Naadam, the Festival of the Three Manly Sports, is celebrated each summer in towns across Mongolia. Naadam is one of the most ancient festivals in Mongolia and it is celebrated widely for nearly a month all over the country. Each region celebrates it on different dates.
Three manly games of Naadam, wrestling, horse racing and arching, were originally created to test the stamina, strength and mastery of nomads. The horses race for 15-30 km in six age groups. This July Mongolians will commemorate the 1921 Mongolian revolution at the 2014 National Naadam Festival in Ulaanbaatar.
The festival is also locally termed “eriin gurvan naadam” (эрийн гурван наадам) “the three games of men”. The games are Mongolian wrestling, horse racing and archery and are held throughout the country during midsummer. Women have started participating in the archery and girls in the horse-racing games, but not in Mongolian wrestling.
512 or 1024 wrestlers meet in a single-elimination tournament that lasts nine or ten rounds. Mongolian traditional wrestling is an untimed competition in which wrestlers lose if they touch the ground with any part of their body other than their feet or hand. When picking pairs, the wrestler with the greatest fame has the privilege to choose his own opponent. Wrestlers wear two-piece costumes consisting of a tight shoulder vest (zodog) and shorts (shuudag). Only men are allowed to participate.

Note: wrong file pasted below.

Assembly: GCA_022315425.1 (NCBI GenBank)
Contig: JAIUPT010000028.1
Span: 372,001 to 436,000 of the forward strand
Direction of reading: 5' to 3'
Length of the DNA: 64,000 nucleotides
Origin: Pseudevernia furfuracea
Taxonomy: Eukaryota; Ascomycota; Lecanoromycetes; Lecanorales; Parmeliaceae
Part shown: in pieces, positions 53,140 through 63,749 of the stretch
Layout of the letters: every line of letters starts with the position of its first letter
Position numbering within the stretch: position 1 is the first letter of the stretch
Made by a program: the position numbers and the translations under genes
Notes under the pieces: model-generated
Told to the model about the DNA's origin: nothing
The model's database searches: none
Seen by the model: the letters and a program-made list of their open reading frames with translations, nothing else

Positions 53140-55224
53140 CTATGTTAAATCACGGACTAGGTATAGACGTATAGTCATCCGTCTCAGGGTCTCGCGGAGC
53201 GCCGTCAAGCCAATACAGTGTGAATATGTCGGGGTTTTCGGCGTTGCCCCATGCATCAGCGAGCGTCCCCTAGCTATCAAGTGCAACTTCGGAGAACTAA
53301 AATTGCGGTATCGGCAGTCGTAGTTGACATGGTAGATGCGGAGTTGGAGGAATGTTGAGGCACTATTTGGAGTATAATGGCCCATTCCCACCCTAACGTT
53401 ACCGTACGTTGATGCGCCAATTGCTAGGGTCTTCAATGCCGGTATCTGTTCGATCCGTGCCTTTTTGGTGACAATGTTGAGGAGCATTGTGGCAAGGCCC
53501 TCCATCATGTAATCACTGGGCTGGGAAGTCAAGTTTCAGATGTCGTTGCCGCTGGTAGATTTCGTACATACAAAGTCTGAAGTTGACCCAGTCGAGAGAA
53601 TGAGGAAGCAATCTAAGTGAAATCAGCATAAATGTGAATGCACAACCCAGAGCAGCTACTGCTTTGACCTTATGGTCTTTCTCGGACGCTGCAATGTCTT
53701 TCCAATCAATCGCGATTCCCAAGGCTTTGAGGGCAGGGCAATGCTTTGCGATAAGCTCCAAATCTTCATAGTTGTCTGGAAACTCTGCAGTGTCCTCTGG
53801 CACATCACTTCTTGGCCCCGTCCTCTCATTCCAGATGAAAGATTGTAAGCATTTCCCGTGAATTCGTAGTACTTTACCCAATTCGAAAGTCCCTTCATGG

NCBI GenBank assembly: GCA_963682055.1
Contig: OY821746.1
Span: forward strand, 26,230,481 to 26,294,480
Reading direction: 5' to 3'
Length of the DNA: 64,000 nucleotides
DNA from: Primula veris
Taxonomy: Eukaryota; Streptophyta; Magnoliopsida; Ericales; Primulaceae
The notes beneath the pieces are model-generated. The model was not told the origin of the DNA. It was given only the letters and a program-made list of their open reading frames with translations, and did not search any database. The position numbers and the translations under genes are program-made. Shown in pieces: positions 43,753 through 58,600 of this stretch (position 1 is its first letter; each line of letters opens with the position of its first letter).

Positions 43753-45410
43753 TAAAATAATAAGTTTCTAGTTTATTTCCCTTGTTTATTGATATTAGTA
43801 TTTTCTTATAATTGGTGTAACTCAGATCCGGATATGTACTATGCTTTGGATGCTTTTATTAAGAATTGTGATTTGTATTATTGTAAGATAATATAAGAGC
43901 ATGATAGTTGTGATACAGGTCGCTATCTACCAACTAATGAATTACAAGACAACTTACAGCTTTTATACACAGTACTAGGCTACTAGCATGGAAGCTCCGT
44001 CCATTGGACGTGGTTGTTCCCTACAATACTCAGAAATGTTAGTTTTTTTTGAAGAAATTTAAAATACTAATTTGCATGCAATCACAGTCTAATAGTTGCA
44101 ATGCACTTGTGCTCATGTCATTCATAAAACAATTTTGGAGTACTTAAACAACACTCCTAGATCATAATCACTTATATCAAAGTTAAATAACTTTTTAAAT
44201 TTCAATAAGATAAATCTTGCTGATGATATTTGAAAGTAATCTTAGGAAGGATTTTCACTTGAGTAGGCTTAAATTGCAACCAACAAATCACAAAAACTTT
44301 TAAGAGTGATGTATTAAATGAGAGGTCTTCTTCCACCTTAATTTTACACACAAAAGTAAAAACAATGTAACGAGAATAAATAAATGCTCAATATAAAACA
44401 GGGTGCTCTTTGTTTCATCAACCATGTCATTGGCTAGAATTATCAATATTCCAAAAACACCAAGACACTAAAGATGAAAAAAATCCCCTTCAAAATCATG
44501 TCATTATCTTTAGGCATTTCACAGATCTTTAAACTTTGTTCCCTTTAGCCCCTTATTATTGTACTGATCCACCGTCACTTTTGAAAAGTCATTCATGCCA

Unlike Western horse racing, which consists of short sprints generally not much longer than 2 km, Mongolian horse racing as featured in Naadam is a cross-country event, with races 15–30 km long. The length of each race is determined by age class. For example, two-year-old horses race for ten miles and seven-year-olds for seventeen miles.
Up to 1000 horses from any part of Mongolia can be chosen to participate. Race horses are fed a special diet.
Children from 5 to 13 are chosen as jockeys who train in the months preceding the races. While jockeys are an important component, the main purpose of the races is to test the skill of the horses.
Mongolian archery is unique for having not only one target, but hundreds of surs on a huge wall. In this competition both men and women participate. It is played by ten-men/women teams who are given four arrows each; the team has to hit 33 “surs”. Men fire their arrows from 75 meters away while women fire theirs from 65 meters away. When the archer hits the target the judge says uuhai which means “hooray”. The winners of the contest are granted the titles of “national marksman” and “national markswoman”.
Many tour companies offer Mongolian Tours that include parts of the Naadam festivities in cities around the country. Here are some examples:
Information via wikipedia!
July 1, 2014
Events take place in cities throughout Mongolia.